Aberdour Castle
Aberdour Castle
Aberdour Castle is a complex of historic buildings ranging from the 13th to the 17th century. At the core of the castle is a late 12th century fortified hall house, erected around 1200, which makes Aberdour one of the two oldest castles in Scotland (the other candidate being Castle Sween, erected around the same time).
From that modest beginning the suite of buildings at Aberdour was extended over the ensuing centuries by the Mortimer, Randolph, and Douglas families to form an imposing and luxurious house, set in superb gardens and an attractive pleasure ground, with an intriguing beehive-shaped dovecot.

The castle may have been begun by Sir Alan Mortimer, the first baron of Aberdour, who aquired the estate through an advantageous marriage to Anicea, daughter of Sir John Vipont, around 1126. In 1325 Robert the Bruce granted Aberdour to his nephew, Thomas Randolph, Earl of Moray, but only 17 years later it passed to the powerful Douglasses, and it has remained in their hands since.

Entrance to the 15thh century central block
Entrance to the 15thh century central block
The oldest part of the castle is the hall house, constructed of ashlar blocks and masonry in a style similar to the nearby mid-12th century church of St Fillan. The window openings are duplicates of those at 12th century Incholm Abbey, suggesting that the same group of masons may have worked on all three buildings. It is possible that the hall house was built as early as 1150, which would indeed make it the earliest standing castle in Scotland.

In the 15th century the hall house was extended and converted into a more traditional Scottish tower house by the Douglas family, earls of Morton and lords of Dalkeith.The Douglasses extended the range of buildings at Aberdour over the following generations, but the most interesting addition is the central block, added by James Douglas, 4th Earl of Morton, in the late 16th century. The Earl acted as Lord High Chancellor from 1562-1572 and as Regent during the minority of King James VI, and needed a house that suited his high status. It was the 4th Earl who began the wonderful gardens that surround the castle, drawing inspiration from the terraced gardens at Hampton Court Palace. He also built the intriguing dovecot in the grounds. He did not have long to enjoy his creations, as he was executed for complicity in the murder of Lord Darnley in 1581.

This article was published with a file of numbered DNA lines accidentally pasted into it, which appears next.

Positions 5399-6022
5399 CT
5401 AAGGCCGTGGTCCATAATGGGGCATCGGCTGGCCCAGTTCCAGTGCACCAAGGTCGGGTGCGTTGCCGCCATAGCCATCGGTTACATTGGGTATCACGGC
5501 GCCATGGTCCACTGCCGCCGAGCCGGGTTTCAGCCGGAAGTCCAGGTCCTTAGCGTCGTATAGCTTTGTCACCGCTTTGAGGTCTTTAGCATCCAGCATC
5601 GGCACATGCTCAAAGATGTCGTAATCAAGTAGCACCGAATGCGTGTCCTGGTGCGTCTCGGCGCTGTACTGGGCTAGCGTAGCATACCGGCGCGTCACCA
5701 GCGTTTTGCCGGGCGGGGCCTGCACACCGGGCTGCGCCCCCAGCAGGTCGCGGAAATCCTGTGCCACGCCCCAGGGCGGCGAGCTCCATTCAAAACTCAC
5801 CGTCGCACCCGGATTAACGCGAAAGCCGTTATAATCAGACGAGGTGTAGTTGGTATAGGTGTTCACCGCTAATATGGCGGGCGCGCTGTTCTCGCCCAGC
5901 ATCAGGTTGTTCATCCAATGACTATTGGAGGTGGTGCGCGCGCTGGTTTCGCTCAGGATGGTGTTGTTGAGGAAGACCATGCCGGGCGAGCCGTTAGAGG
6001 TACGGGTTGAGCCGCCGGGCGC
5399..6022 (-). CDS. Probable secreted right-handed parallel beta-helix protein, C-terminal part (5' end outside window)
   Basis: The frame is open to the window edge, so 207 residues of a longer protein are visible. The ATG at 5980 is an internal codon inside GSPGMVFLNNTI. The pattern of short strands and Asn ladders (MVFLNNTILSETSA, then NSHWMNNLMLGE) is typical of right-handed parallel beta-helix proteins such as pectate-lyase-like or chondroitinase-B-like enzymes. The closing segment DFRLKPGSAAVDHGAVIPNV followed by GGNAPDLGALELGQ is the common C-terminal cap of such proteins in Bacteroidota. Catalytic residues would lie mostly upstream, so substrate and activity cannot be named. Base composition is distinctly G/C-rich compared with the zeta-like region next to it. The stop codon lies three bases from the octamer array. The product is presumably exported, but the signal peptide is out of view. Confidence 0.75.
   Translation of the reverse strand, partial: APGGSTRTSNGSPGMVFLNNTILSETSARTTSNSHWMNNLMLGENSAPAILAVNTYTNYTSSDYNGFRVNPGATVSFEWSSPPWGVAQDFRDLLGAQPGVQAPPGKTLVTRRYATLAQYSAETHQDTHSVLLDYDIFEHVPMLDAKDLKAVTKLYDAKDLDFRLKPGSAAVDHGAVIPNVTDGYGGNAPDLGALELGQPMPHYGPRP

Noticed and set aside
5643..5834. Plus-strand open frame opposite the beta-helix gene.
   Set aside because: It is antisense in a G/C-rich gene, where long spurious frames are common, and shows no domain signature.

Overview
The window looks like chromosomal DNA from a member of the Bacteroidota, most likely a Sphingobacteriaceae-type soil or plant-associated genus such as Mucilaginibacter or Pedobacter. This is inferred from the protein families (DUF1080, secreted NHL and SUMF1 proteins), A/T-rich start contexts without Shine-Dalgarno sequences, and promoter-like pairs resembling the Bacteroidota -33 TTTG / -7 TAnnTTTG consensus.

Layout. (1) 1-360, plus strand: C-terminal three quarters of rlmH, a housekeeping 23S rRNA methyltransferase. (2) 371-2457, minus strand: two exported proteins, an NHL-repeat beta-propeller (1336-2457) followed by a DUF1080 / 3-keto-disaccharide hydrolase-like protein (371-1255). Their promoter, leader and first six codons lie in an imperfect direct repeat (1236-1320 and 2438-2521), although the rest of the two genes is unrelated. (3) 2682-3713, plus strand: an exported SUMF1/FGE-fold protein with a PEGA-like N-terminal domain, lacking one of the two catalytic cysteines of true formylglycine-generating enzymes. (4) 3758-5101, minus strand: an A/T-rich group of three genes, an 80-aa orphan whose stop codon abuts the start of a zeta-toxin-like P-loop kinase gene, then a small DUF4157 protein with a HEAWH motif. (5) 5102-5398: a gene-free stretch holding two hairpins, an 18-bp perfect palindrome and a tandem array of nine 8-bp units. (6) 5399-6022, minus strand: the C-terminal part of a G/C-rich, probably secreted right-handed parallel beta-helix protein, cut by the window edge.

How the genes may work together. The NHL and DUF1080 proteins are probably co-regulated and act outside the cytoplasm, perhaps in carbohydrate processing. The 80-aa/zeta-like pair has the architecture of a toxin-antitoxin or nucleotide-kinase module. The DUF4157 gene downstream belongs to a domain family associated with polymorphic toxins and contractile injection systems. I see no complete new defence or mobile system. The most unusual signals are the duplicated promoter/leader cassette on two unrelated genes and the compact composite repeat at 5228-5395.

The terraces and 16th century dovecot
The terraces and 16th century dovecot
In 1632 the 6th Earl created an attractive walled garden to the east of the castle. Also of interest is the east range, with an attractive gallery added by the 7th Earl in the early years of the 17th century. The 7th Earl was William Douglas, Lord High Treasurer of Scotland, who wanted a luxurious long gallery where he could show off his art collection and entertain company.

The castle was damaged by fire in the late 17th century, but only the east range was restored, leaving the rest of the castle complex to slumber into ruin. The Douglasses moved from the castle into their new home of Aberdour House (formerly called Cuttlehill House) in 1725, leaving the castle to be used as a barracks, masonic hall, and a stable, before it passed into government hands in 1924. It is now cared for by Historic Scotland.

The terraced gardens and the walled garden have been restored to their former glory, and you can also visit the 12th century Norman church. As for the castle interiors, the most memorable feature is probably the early 17th century painted ceiling in the east range.

View to the dovecot from the castle interior
View to the dovecot from the castle interior
Ruined passageway in the castle
Ruined passageway in the castle
Ruins of the Central Range
Ruins of the Central Range